Autocorrelation


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Related to Autocorrelation: multicollinearity, Autocorrelation function, Cross correlation

Autocorrelation

The correlation of a variable with itself over successive time intervals. Sometimes called serial correlation.

Serial Correlation

In technical analysis, a measure of how well past occurrences predict future occurrences. Most importantly, serial correlation checks whether and how often a particular price movement will result in a different price movement. Serial correlation lies at the heart of technical analysis. It is also called autocorrelation.
References in periodicals archive ?
This approach is based on the computation of the generalized Hough transform with the candidate peaks ordered according to their region of dominance in the autocorrelation function.
This can generate spurious outliers, and weaken the reliability of some tests of spatial autocorrelation.
This assumption may not be valid with variables representing a geographically varying phenomenon, such as population, because when the spatial scale moves down especially to the block level, the spatial autocorrelation of population among neighboring blocks is likely to become stronger (Brown 1995).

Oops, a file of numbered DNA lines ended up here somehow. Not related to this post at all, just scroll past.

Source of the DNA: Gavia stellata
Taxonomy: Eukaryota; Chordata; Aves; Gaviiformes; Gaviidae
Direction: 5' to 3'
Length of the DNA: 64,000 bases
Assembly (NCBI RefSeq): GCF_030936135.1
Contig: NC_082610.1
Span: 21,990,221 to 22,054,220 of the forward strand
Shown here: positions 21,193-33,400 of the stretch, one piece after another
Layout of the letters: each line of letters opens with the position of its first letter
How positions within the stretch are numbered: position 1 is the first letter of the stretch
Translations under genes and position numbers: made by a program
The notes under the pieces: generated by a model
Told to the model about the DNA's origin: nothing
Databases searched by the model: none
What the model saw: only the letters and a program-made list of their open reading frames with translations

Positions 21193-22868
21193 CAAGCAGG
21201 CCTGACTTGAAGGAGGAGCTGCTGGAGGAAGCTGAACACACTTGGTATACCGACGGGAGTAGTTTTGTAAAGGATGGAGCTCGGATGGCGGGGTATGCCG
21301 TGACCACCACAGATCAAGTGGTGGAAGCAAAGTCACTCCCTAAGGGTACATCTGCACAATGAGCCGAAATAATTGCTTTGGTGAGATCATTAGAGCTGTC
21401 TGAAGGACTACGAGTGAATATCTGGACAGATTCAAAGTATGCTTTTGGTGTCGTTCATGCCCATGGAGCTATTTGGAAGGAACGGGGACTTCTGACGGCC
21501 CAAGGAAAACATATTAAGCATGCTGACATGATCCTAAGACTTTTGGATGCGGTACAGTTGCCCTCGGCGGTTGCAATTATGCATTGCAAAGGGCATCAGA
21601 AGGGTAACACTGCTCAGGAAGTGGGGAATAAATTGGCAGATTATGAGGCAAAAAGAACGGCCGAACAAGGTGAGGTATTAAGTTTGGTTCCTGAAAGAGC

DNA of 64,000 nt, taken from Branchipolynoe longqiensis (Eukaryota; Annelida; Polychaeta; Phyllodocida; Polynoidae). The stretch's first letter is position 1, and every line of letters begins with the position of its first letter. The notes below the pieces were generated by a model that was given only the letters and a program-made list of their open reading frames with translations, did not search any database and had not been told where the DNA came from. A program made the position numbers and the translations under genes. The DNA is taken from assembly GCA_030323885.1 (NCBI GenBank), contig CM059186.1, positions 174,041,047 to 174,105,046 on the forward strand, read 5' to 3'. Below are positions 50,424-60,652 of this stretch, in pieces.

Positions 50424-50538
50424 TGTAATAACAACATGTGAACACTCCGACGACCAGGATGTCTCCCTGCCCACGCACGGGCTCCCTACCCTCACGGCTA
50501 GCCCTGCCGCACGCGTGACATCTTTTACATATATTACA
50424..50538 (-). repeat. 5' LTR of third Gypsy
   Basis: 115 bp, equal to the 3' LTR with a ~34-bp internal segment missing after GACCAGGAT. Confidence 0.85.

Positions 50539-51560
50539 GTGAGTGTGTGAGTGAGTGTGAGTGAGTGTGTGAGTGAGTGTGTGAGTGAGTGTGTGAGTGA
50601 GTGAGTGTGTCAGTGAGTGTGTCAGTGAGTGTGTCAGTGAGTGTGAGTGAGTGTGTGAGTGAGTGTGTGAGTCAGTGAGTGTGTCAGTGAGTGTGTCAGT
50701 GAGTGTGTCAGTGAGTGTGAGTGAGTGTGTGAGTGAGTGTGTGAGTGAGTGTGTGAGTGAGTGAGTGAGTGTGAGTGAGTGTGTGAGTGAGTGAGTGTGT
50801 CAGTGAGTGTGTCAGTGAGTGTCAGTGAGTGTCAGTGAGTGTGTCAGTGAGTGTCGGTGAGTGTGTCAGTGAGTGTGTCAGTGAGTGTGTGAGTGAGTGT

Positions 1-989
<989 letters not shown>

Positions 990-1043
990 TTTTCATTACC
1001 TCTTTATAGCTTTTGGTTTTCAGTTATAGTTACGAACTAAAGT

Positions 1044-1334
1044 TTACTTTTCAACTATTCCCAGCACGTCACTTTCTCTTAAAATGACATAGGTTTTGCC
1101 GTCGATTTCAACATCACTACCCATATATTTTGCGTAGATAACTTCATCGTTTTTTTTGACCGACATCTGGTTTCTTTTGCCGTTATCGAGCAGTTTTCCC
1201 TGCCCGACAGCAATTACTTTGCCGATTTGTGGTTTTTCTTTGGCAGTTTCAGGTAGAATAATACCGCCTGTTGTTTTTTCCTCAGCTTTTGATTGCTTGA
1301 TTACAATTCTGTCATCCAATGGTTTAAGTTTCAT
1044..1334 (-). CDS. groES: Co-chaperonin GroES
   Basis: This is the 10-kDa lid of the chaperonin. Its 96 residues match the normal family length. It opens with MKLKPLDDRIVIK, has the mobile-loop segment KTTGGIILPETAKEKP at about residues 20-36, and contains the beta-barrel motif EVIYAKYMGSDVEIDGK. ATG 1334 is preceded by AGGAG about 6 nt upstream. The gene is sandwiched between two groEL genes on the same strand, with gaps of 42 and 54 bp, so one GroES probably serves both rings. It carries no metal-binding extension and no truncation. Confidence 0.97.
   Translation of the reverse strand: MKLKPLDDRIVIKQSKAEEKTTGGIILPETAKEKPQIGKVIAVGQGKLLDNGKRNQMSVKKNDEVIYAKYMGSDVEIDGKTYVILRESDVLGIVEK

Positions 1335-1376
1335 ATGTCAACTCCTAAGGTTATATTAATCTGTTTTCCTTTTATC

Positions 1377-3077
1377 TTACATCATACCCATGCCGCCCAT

Following our earlier results (Kahya and Marti, 2007) for this analysis phase, we here prefer to present the results of autocorrelation calculations in a tabular fashion (Table 1).
00 suggesting that serial or autocorrelation was not a problem in the data set.
I used genealogical and genetic spatial autocorrelation analyses of raccoons sampled over 5-9 years on six trapping grids in southwestern Tennessee to assess these predictions.
b) In some cases, data conversion into different components makes the autocorrelation.
A stationarity requirement, defined as a constant mean, variance and autocorrelation through time, constrains parameters to a certain range.
In this case, spatial econometrics is needed to recognise the existence of spatial autocorrelation.
Autocorrelation was computed to test the regularity [14] of the vibration periods on the time-series of the accelerometer-enveloped signal recorded for each vibrator over the minute of each trial.
In particular, the autocorrelation function (ACF) and partial autocorrelation function (PACF) can point to recurrent "lags" in the data, so that peaks may always occur, on average, every quarter, six months, or twelve months (Farnum and Stanton 1989a, 1989d).
Their methodology had the advantage of controlling for other variables that could affect demand, and using ARIMA modeling to eliminate problematic autocorrelation.